4. (C) In response to the Ambassador’s repeated emphasis on

human rights abuse and voter intimidation, Mwaanga

acknowledged that Mugabe is aware of–and perhaps even

behind–some of this violence. He posited that Mugabe’s

security apparatus is, on its own initiative, perpetuating

most of these acts. Mwaanga said Mugabe’s supporters in the

military are “extremely passionate about maintaining the

status quo,” lest they find themselves being held accountable

before a new government. When the Ambassador insisted that

human rights violence was taking place with Mugabe’s consent

if not direction, Mwaanga conceded the point. Mwaanga said

that in his view, despite allegations otherwise, Mugabe has

retained his control and is not being guided by his

“securocrats.”

 

5. (C) Mwaanga said that he had spoken with Tsvangirai, Biti,

and other senior MDC leaders, although he had less to say

about these meetings. He said MDC was still divided

internally as to whether or not to participate in run-off

elections. Mwaanga said that he had relayed to MDC the

substance of his discussions with Mugabe and that MDC

representatives had said, in response, that they would be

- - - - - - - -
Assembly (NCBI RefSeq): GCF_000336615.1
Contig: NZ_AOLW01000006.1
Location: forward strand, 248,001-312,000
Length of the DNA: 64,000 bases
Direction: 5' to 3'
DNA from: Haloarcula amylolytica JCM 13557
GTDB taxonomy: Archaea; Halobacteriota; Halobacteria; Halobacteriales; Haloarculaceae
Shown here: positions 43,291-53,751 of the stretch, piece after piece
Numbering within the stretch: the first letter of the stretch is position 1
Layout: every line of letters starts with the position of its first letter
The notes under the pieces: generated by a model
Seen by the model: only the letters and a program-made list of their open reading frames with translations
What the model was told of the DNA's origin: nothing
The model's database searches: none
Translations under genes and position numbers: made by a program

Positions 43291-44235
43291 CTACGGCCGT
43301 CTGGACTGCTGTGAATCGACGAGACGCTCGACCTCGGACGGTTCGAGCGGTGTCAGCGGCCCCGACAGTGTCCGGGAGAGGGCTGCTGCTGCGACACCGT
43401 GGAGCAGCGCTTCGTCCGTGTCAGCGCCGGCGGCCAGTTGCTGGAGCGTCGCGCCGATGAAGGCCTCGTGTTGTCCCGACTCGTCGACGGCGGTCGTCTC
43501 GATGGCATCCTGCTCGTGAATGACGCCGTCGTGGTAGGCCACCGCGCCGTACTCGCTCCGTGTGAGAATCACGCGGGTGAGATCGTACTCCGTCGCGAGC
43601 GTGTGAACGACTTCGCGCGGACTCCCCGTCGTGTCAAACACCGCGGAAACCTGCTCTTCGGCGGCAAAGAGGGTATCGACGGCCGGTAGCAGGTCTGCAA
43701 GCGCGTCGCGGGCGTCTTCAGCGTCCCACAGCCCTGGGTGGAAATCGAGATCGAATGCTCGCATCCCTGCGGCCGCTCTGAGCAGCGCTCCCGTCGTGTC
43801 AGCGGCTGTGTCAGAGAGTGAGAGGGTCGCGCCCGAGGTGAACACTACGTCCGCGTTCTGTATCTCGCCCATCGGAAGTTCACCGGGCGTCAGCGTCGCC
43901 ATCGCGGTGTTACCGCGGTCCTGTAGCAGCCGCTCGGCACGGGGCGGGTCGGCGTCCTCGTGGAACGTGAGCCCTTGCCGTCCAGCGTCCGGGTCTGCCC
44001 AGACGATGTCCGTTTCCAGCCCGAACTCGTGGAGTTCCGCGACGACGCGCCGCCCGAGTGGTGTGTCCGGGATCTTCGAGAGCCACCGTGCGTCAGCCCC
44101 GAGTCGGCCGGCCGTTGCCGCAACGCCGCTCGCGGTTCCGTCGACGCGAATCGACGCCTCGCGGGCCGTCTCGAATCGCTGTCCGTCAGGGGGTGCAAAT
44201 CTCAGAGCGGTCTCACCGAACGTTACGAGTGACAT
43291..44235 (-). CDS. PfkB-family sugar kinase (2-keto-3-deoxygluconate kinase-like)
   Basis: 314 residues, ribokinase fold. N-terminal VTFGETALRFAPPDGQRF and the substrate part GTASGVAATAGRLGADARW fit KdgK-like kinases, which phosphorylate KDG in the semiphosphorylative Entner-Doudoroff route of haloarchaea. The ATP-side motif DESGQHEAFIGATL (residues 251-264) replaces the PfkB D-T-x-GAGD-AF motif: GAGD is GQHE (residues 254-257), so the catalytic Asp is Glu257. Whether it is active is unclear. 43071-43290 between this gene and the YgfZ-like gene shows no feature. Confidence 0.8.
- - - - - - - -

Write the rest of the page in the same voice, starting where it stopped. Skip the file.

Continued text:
prepared to come to terms with Mnangagwa. According to

Mwaanga, the MDC leaders said that their contention was only

with Mugabe and not with the ZANU-PF party.

 

6. (C) Mwaanga implied that most of the blame for the

electoral crisis belongs with the ZEC, which he described as

entirely incompetent and inexperienced. Mwaanga said the ZEC

Commissioners had been unable to answer even his simplest

questions. In a private meeting, the ZEC Chair complained to

Mwaanga saying (in reference to the ZEC Commissioners) “You

see what I have to work with.” Mwaanga shared his view that

the ZEC made an imprudent mistake by not releasing the

election results immediately, but did so in order to verify

the outcomes in various districts rather than tamper with or

alter the results. Mwaanga said that he had seen the

preliminary ZEC results and that these did not differ from

those that the ZEC announced on May 2.